dontravis.com blog post #589
Image Courtesy of Pixabay:
Image Courtesy of Pixabay:
I called her Smoky.
She was the girl who always carried the faint fragrance of jasmine with her, and I was the guy who was in love with her from the day we met in freshman English. It was a big class, but I was fortunate enough to sit beside her. Before the class convened, I screwed up the courage to utter the five most difficult words I had ever spoken.
“Hi, I’m Am. Ambrose Haller.”
She looked puzzled before responding. “Gwendolyn Sharp. Nice to meet you.”
Understanding her confusion, I stiffened my spine and spoke again. “I didn’t stutter. I really said ‘I’m Am.’ That’s what everybody calls me instead of Ambrose.”
“Oh.” Then she smiled. Smiled with her whole being. With her eyes as well as her lips. Her irises were gray. Not pale. Dark, smoky gray. Seemingly infused with swirling mists of changing shades and shapes. I’d never seen eyes like that before. In that moment, she became Smoky to me.
Her laugh was silver pinging off crystal. “Let’s do that over again. Hi, Am, I’m Gwen.”
When I took the dainty hand she offered, some part of my essence flowed through our clasped palms into her. Did she recognize what had just happened?
Professor Sorloff called the class to attention, breaking the magic of the moment and earning my undying enmity. Damn Sorloff! Why was somebody with a name like that teaching English, anyway?
For one hour, three days a week over two semesters, I sat beside my angel. Although almost everyone else I knew despised the class, I could hardly wait for 9:00 a.m. on Monday, Wednesday, and Friday. We became friends, almost intimates, occasionally sharing confidences that drew me closer to her. I suffered some setbacks, as well. There was the boyfriend, Dirk, who showed up after class to claim her as though he owned her. Later came the bitter breakup that left her shaken and unhappy.
My opportunity, right? I thought so, too. But while she shared some of her feelings with me, it was a strapping footballer named Robin who apparently had a more comfortable shoulder. The school term staggered to a close with me little more than a classmate to my beautiful Smoky.
My sophomore year was a drag because she transferred to New Mexico State in order to follow her football tight end to Las Cruces. For an entire semester, the slightest whiff of jasmine made me ill.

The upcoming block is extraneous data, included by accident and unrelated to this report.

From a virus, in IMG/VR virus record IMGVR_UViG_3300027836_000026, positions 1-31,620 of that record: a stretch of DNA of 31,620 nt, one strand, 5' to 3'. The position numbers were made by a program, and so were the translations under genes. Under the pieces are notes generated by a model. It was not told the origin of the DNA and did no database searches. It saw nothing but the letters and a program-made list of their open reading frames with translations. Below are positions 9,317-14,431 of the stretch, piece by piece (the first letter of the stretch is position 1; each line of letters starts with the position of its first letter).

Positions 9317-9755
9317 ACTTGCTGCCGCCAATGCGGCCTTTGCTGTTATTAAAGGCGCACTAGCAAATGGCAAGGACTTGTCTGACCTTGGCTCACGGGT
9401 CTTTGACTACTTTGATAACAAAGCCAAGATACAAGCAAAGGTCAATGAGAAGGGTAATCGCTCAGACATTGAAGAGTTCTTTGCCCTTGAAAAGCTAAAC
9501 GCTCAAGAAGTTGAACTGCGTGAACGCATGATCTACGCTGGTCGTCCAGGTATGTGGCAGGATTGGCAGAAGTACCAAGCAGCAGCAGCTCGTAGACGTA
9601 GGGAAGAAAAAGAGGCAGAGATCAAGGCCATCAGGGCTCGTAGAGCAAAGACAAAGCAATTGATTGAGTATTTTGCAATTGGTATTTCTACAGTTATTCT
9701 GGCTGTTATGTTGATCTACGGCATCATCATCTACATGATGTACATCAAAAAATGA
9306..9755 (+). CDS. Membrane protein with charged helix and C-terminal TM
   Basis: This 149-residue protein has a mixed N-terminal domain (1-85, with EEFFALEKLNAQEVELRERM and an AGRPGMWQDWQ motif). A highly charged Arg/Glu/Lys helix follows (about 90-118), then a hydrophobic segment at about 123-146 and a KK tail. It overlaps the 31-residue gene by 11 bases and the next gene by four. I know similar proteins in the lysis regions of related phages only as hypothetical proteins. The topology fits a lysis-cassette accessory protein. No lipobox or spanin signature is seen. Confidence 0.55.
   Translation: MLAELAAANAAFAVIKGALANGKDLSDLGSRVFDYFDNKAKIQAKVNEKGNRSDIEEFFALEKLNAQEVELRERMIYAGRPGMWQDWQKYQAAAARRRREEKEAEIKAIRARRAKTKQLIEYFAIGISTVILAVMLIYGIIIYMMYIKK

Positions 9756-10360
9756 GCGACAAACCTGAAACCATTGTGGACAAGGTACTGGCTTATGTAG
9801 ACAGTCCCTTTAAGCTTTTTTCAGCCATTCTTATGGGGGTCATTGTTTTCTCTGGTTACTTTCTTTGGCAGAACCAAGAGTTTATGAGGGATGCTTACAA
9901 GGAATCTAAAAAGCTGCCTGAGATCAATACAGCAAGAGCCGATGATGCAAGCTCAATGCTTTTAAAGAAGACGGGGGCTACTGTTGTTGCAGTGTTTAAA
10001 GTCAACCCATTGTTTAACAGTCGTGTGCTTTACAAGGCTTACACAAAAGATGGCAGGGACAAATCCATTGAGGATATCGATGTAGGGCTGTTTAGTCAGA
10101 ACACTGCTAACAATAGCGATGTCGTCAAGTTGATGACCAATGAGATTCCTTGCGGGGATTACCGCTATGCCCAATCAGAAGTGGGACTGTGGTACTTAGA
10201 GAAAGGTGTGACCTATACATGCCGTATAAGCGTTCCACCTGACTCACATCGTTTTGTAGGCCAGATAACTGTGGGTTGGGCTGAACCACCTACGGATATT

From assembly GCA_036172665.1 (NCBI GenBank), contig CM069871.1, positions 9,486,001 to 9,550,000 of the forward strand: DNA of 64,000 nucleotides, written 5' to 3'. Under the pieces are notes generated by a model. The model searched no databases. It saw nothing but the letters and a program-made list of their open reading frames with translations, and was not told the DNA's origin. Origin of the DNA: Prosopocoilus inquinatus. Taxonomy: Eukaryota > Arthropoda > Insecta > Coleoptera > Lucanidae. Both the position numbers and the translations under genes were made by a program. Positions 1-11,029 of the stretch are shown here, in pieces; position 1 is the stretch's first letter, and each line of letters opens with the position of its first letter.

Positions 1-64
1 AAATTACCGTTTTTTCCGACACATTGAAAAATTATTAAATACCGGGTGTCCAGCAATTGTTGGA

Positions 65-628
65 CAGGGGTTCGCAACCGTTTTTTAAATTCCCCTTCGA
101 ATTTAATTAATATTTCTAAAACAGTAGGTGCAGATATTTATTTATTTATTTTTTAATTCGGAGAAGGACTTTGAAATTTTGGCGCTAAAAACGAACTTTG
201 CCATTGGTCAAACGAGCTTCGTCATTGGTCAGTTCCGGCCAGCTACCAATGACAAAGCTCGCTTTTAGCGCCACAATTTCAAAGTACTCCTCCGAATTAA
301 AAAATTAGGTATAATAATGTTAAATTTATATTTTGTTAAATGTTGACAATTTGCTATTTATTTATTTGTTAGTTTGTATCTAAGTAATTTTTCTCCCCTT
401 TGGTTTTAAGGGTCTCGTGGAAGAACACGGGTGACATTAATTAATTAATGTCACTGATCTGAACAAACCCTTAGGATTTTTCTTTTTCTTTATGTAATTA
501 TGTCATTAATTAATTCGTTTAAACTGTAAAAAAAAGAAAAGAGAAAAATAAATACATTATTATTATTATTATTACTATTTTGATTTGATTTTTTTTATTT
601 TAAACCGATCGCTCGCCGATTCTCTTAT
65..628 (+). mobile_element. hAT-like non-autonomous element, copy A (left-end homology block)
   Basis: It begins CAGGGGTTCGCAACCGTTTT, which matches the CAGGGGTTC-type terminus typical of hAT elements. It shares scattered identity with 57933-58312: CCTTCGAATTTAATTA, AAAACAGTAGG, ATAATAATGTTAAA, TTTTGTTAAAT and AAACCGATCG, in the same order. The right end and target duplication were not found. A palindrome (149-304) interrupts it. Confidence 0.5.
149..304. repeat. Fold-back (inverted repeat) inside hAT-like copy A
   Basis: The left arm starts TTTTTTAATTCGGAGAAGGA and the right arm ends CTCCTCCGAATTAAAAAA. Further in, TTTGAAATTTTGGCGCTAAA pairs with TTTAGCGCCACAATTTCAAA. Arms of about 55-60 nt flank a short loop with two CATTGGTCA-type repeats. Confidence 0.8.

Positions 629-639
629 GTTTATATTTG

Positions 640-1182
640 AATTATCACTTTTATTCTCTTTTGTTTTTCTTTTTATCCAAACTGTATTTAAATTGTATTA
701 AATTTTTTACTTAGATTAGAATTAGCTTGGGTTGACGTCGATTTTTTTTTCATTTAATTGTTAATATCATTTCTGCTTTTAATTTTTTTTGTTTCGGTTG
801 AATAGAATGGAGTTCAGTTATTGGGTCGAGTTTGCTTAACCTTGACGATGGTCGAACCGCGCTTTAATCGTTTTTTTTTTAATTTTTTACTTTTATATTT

Twenty years passed before I glanced through the one-way glass wall of my office at the Central Avenue Branch of the Spartan Bank and noticed a woman waiting in line for a teller. She wore a pair of large, very dark glasses, something signs prominently displayed on the bank’s doors discouraged. As usual, I took special notice of someone who might be attempting to mask her identity. The tall woman was quite well-formed. I’m not certain if I made that mental note as a banker identifying a potential scam artist or as a man who’d recently undergone a divorce. Regardless of the reason, she was in my sights now.
The woman was not a regular customer of the branch yet somehow looked familiar. Drawn by curiosity—or perhaps caution—I moved into the lobby to stand at the tall table that once held deposit slips and counter checks before banks went to computers and did away with such necessities. She stood in profile as she moved up the line.
Her delicate features sent my mind racing over wanted posters and past relationships, but I had not pulled whatever was niggling at me from my memory banks by the time she finished her transaction and started for the door. On impulse, I moved to intercept her.
“Excuse me, ma’m. I’m Mr. Haller, the manager. May I welcome you to our branch?”
She halted abruptly, which excited my suspicion… and brought a hint of jasmine.
She pulled off the shades and looked up at me. “Am?”
“Smoky!” I exclaimed.
Her laugh still sent shivers down my back “I haven’t been called that in years. It’s good to hear it again.”
“I lost track of you after you transferred to State.”
“I’ve wondered about you often. So you’re a banker?” That tinkling laugh again. “My banker. I just opened an account last week.”
She was more beautiful as a mature woman than she had ever been as a coed. Back then, her looks merely promised something. Now she delivered on that promise. True beauty.
Somehow we ended up agreeing to meet for coffee after work. She was employed as an electrical engineer at a firm a couple of blocks down the street. In that enchanted half hour, I confessed my recent divorce and learned of her difficult breakup from her husband… that same footballer who’d taken her away from me all those years ago.
That coffee was succeeded by dinner a few nights later, which gave rise to others. Then came the magical night where I found myself where I’d only dreamed I would ever be.
On top of Old Smoky.
Sorry, I couldn’t help it. Forgive me.